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A Quick Guide to Different Vaccine Mechanisms

Learn how different types of vaccines prepare your immune system for an encounter with the coronavirus.

All the COVID-19 vaccines, regardless of mechanism, are shown to be safe and effective, and are under intense safety monitoring by the CDC.

By now, you've likely heard a lot about COVID-19 vaccines.

There are currently three different vaccines available in the United States, from three different manufacturers—Pfizer-BioNTech, Moderna, and Johnson & Johnson.

There’s also a new vaccine from the manufacturer Novavax. This vaccine is being reviewed by the U.S. Food & Drug Administration (FDA) and is already being used in many countries around the world.

The Centers for Disease Control and Prevention (CDC) recommends the Pfizer or Moderna vaccine over the Johnson & Johnson, for reasons we’ll describe below.

Booster shots are also recommended—and the CDC states these can be given in a "mix and match" approach. For example, if you received the Pfizer vaccine for the first two doses, you can receive the Moderna vaccine for your booster.

The vaccines that are available and under review work in different ways. Here, we take a closer look at the different mechanisms that the COVID-19 vaccines use to protect you from the virus.

mRNA vaccine

Both the Pfizer and Moderna vaccines are a type of vaccine called “messenger RNA (mRNA) vaccines.”

This is a new form of vaccine, although researchers have been working with them for decades. mRNA vaccines teach the cells in the body to make a protein that triggers an immune response. This immune response produces antibodies—which help protect you if the real COVID-19 virus gets into your body.

Carrier vaccine

The Johnson & Johnson vaccine is a “carrier vaccine,” also called a “virus vector vaccine.”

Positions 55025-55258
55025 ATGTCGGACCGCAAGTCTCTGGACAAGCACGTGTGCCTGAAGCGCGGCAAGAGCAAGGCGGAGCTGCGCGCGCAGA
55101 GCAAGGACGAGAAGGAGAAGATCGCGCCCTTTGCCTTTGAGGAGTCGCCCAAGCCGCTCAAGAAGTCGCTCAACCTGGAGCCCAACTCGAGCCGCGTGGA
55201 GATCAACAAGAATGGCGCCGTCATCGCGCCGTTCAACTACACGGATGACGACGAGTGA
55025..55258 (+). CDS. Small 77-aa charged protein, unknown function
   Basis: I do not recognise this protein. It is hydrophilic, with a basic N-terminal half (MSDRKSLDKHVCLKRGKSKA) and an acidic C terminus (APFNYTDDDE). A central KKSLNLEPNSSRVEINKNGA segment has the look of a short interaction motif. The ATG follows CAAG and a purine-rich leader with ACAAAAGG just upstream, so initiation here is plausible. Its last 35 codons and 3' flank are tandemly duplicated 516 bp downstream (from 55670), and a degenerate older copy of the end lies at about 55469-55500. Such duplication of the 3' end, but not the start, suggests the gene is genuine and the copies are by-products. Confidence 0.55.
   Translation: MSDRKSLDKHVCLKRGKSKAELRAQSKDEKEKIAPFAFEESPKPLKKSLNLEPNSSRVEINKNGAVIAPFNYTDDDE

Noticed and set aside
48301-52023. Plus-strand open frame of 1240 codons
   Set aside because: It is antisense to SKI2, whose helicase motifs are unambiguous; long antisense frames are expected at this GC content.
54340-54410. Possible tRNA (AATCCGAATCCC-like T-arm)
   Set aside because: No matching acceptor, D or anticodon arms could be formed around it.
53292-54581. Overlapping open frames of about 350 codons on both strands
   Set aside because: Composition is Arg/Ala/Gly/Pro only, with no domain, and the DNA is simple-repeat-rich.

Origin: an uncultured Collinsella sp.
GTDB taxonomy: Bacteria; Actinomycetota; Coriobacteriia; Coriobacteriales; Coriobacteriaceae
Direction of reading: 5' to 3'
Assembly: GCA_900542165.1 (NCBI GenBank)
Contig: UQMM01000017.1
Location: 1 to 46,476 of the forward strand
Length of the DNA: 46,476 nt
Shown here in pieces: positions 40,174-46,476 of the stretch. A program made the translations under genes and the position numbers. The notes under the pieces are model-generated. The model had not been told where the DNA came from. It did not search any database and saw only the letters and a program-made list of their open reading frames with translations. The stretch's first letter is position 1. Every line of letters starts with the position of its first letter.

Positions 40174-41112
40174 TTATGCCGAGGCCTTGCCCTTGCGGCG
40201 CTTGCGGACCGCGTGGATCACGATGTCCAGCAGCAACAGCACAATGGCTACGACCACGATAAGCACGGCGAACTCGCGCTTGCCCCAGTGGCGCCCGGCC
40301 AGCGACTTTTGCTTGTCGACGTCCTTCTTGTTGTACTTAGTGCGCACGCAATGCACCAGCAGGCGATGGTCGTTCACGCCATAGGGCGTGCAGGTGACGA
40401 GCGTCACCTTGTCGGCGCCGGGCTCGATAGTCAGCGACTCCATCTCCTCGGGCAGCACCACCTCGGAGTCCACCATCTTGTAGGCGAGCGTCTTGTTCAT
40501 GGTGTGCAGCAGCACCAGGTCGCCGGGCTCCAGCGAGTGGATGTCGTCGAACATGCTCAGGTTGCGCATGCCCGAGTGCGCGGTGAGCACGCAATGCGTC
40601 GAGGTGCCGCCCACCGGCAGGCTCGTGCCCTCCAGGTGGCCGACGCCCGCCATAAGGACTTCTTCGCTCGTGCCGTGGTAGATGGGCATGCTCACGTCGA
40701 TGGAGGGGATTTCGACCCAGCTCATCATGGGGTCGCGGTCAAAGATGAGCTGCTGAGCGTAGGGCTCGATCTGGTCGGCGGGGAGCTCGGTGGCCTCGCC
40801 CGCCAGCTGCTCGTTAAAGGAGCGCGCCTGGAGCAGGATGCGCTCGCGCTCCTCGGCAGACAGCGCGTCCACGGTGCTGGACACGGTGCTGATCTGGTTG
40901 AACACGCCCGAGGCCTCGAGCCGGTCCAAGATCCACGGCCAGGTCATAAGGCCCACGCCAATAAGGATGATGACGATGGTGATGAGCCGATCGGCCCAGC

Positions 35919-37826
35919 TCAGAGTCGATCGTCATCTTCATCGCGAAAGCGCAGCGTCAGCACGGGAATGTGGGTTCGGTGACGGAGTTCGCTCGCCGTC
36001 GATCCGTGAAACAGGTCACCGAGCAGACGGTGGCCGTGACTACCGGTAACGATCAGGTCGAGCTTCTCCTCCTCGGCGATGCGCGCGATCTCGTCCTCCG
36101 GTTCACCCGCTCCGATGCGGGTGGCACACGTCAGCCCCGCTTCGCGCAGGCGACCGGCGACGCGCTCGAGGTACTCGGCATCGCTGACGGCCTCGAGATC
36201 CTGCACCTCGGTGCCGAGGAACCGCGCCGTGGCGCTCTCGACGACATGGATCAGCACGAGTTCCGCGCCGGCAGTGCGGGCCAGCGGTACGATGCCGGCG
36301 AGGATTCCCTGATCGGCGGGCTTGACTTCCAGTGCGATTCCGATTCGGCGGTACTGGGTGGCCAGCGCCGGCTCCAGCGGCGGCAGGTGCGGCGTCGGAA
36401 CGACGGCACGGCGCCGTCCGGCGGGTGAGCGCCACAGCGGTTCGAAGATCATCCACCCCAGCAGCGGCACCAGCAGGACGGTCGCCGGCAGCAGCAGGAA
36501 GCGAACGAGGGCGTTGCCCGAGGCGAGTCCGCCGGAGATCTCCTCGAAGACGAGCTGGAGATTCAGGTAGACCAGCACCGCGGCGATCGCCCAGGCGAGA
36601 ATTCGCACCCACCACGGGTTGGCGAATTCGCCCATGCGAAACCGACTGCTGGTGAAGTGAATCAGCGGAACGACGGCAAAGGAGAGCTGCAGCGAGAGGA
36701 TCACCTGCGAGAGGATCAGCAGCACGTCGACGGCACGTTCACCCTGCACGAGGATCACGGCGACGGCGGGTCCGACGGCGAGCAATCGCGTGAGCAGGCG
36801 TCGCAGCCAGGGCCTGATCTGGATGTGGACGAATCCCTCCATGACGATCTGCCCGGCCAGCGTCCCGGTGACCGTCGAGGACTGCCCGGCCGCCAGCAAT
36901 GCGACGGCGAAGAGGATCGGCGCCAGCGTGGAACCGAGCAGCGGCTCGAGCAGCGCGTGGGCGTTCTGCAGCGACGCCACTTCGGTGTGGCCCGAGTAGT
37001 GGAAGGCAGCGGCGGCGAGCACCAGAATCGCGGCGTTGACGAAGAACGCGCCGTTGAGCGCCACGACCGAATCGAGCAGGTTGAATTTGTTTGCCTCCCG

A carrier vaccine contains a modified virus that cannot cause infections. This harmless virus is called a “vector.” The vector delivers genetic instructions that trigger the production of a specific protein. This protein triggers a response from the immune system, causing it to produce antibodies that protect against COVID-19.

Carrier vaccines may be less effective against COVID-19. The CDC also recommends Pfizer and Moderna vaccines over the Johnson & Johnson vaccine due to the risk of blood clots among recipients of the Johnson & Johnson vaccine.

Protein adjuvant

The COVID-19 vaccine from the manufacturer Novavax uses a mechanism called a protein adjuvant. “Adjuvants” are ingredients used to create an immune response.

The Novavax vaccine contains a protein from the virus that causes COVID-19. This protein cannot cause an infection, but it can stimulate the immune system to create antibodies that protect against an infection.

In clinical trials, protein adjuvants are shown to be highly effective against COVID-19. They may also come with fewer side effects than other types of vaccines.

All the COVID-19 vaccines, regardless of mechanism, are shown to be safe and effective, and are under intense safety monitoring by the CDC.

Article sources open article sources

Kathy Katella. "Comparing the COVID-19 Vaccines: How Are They Different?" Yale Medicine. February 25, 2022.
Jacqueline Howard. "Novavax seeks FDA emergency use authorization of its coronavirus vaccine." CNN Health. January 31, 2022.
Lisa M. Dunkle, Karen L. Kotloff, et al. "Efficacy and Safety of NVX-CoV2373 in Adults in the United States and Mexico." The New England Journal of Medicine. February 10, 2022.
COVID-19 Vaccine Tracker. "Novavax: Nuvaxovid."
Centers for Disease Control and Prevention. "COVID-19 Vaccines That Require 2 Shots."
Centers for Disease Control and Prevention. "Understanding mRNA COVID-19 Vaccines."
Centers for Disease Control and Prevention. "Selected Adverse Events Reported after COVID-19 Vaccination."
Centers for Disease Control and Prevention. "Adjuvants and Vaccines."
Elie Dolgin. "How protein-based COVID vaccines could change the pandemic." November 8, 2021.
National Institutes of Health. "U.S. clinical trial results show Novavax vaccine is safe and prevents COVID-19."
Centers for Disease Control and Prevention. "Safety of COVID-19 Vaccines."

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